The province’s funding of 3,000 new tech spots announced this week “are going to help us get caught up,” she said, adding, “What is the 2018 budget doing to attract and retain this talent that we are in a global war for right now?”
“We recognize we are in a global race for the best possible talent,” replied Bains. “We are a country of 35 million people and we are competing with other jurisdictions that are making big bets on talent as well. But one of the value-adds, one of the things that differentiate Calgary, that differentiates Canada, is our diversity, the fact that we also have a truly open immigration system.
“And obviously we are focusing on strengthening our domestic [talent] pipeline, so we are making investments. You talk about those coders; we have a long-term game plan… We are talking about the next 10 to 15 years. That’s why we put forward a CanCode initiative. This is a program that will invest $50 million to help one million kids learn how to code right across Canada, including here in Alberta — one out of every five kids in the public school system. So we are developing a strong domestic pipeline. We are investing in learning.”
Focused on opening doors, not building walls
In terms of attracting international talent, the federal global skills strategy allows companies that need skills and talent in high demand to “bring that individual to Canada now in a matter of two weeks,” he said. “Imagine how important that is for a company, and imagine how that differentiates us versus the United States. What message have they been sending out? What message has Brexit sent? So while the world is focused on building walls, we are focused on opening doors.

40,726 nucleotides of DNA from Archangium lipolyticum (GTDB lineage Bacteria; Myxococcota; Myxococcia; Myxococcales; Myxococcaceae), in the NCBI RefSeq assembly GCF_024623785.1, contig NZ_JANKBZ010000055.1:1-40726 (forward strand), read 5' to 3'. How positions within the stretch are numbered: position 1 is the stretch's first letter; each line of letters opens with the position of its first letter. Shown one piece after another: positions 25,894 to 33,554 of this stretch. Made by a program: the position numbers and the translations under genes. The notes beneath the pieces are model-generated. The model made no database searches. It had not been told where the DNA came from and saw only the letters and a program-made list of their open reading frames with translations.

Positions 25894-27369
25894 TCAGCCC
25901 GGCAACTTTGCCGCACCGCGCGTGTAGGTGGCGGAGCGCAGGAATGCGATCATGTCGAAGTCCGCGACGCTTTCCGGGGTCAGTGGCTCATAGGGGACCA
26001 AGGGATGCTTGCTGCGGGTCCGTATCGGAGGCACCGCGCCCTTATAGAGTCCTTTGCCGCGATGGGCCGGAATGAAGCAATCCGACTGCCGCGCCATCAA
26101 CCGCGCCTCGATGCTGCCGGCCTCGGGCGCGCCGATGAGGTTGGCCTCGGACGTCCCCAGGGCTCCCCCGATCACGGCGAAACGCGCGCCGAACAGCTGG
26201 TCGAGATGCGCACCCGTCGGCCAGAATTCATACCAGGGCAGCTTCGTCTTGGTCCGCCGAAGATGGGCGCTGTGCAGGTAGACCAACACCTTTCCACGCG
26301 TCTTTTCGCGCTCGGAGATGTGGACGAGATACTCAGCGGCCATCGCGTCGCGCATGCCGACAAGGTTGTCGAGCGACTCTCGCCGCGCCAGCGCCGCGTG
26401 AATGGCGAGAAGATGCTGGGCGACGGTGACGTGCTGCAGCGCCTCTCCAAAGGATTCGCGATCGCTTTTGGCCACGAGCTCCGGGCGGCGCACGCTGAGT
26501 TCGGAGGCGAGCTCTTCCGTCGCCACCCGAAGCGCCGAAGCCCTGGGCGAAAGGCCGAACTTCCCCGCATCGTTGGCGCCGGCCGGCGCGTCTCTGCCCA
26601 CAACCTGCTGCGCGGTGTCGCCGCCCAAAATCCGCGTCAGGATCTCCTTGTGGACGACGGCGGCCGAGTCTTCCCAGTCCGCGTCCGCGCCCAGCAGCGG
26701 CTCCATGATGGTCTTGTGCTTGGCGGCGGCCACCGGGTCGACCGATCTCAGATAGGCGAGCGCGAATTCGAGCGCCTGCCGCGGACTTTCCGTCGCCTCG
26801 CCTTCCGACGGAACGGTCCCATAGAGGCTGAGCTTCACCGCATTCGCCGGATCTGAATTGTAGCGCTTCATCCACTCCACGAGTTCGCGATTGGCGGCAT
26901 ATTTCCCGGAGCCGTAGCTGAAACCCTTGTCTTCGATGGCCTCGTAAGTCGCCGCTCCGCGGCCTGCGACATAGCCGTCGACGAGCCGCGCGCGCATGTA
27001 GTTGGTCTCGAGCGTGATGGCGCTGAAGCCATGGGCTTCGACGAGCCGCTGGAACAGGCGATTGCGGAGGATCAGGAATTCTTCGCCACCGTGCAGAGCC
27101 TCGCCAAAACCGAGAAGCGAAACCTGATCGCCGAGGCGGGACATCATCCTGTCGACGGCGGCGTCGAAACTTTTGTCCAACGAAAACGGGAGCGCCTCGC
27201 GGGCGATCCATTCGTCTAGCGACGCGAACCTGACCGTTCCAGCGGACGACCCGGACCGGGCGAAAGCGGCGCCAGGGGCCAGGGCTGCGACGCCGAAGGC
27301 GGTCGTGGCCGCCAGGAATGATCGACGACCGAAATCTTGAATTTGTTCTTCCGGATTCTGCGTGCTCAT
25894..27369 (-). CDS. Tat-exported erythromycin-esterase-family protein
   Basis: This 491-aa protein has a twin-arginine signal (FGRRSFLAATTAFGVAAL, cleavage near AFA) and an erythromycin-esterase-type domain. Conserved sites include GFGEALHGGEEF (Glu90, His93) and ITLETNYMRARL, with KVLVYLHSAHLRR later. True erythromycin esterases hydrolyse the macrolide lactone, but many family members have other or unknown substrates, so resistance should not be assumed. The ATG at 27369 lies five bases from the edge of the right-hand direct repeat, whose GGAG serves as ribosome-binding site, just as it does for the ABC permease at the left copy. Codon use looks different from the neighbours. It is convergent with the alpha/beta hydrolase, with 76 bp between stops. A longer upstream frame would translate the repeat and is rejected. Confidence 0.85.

“What we want to do is create a culture of entrepreneurship,” he added. “In the past we spent a lot of money on the aerospace sector, or the automobile sector for example — those happen to be traditional industrial policy platforms that existed with a lot of programs. We consolidated those programs and created a new program open to every sector of the economy, including oil and gas.
“Fundamentally, we are willing to use political capital to take risks on entrepreneurs and with businesses, because we know some may fail, but many will succeed and that will create the jobs that we want to see in the economy.”
Moran noted her disappointment in the city and the energy sector being passed over for the federal supercluster initiative — the “elephant in the room,” she said — as well as losing bids for the Amazon secondary headquarters and the Canada infrastructure bank. The supercluster initiative recently selected five supercluster tenders across the country for funding, none of which specifically target the oil and gas sector.
Bains said the Amazon bid was not necessarily a failure: “I think the process itself is very important — the fact that you worked with the city, the fact that you worked with businesses, you identified where your strengths and opportunities are, how you compete with other jurisdictions, in itself was probably a great learning experience [that] probably positions you well going forward. I'm optimistic that this will open doors for many many more opportunities.”
And he said Calgary will still benefit from the supercluster initiative, which involves several businesses and institutions in Alberta. “The economic benefits will be close to $50 billion over the next 10 years, so the benefits will be reaped here in Calgary, in Alberta and across the country as well.”